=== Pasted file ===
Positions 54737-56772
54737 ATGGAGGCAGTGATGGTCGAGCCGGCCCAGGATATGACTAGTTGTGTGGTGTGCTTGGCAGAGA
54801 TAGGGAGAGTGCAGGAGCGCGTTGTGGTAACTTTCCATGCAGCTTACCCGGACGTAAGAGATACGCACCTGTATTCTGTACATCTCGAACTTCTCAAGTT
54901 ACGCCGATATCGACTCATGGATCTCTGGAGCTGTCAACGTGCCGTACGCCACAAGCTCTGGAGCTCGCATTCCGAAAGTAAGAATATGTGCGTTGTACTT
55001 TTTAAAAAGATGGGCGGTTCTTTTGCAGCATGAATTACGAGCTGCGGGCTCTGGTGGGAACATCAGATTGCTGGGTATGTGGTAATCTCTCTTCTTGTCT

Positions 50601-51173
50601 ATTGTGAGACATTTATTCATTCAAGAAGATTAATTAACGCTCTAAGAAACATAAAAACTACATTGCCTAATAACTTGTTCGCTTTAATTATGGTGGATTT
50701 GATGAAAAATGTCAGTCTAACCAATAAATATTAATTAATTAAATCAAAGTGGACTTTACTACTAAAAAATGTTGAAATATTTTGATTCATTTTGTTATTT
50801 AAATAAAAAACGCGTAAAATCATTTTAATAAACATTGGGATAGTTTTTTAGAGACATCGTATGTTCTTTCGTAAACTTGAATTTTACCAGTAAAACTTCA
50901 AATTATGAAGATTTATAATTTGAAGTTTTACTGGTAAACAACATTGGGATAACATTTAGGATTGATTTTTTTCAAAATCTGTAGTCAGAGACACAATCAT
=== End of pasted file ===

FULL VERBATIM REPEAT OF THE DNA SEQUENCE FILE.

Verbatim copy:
Positions 54737-56772
54737 ATGGAGGCAGTGATGGTCGAGCCGGCCCAGGATATGACTAGTTGTGTGGTGTGCTTGGCAGAGA
54801 TAGGGAGAGTGCAGGAGCGCGTTGTGGTAACTTTCCATGCAGCTTACCCGGACGTAAGAGATACGCACCTGTATTCTGTACATCTCGAACTTCTCAAGTT
54901 ACGCCGATATCGACTCATGGATCTCTGGAGCTGTCAACGTGCCGTACGCCACAAGCTCTGGAGCTCGCATTCCGAAAGTAAGAATATGTGCGTTGTACTT
55001 TTTAAAAAGATGGGCGGTTCTTTTGCAGCATGAATTACGAGCTGCGGGCTCTGGTGGGAACATCAGATTGCTGGGTATGTGGTAATCTCTCTTCTTGTCT

Positions 50601-51173
50601 ATTGTGAGACATTTATTCATTCAAGAAGATTAATTAACGCTCTAAGAAACATAAAAACTACATTGCCTAATAACTTGTTCGCTTTAATTATGGTGGATTT
50701 GATGAAAAATGTCAGTCTAACCAATAAATATTAATTAATTAAATCAAAGTGGACTTTACTACTAAAAAATGTTGAAATATTTTGATTCATTTTGTTATTT
50801 AAATAAAAAACGCGTAAAATCATTTTAATAAACATTGGGATAGTTTTTTAGAGACATCGTATGTTCTTTCGTAAACTTGAATTTTACCAGTAAAACTTCA
50901 AATTATGAAGATTTATAATTTGAAGTTTTACTGGTAAACAACATTGGGATAACATTTAGGATTGATTTTTTTCAAAATCTGTAGTCAGAGACACAATCAT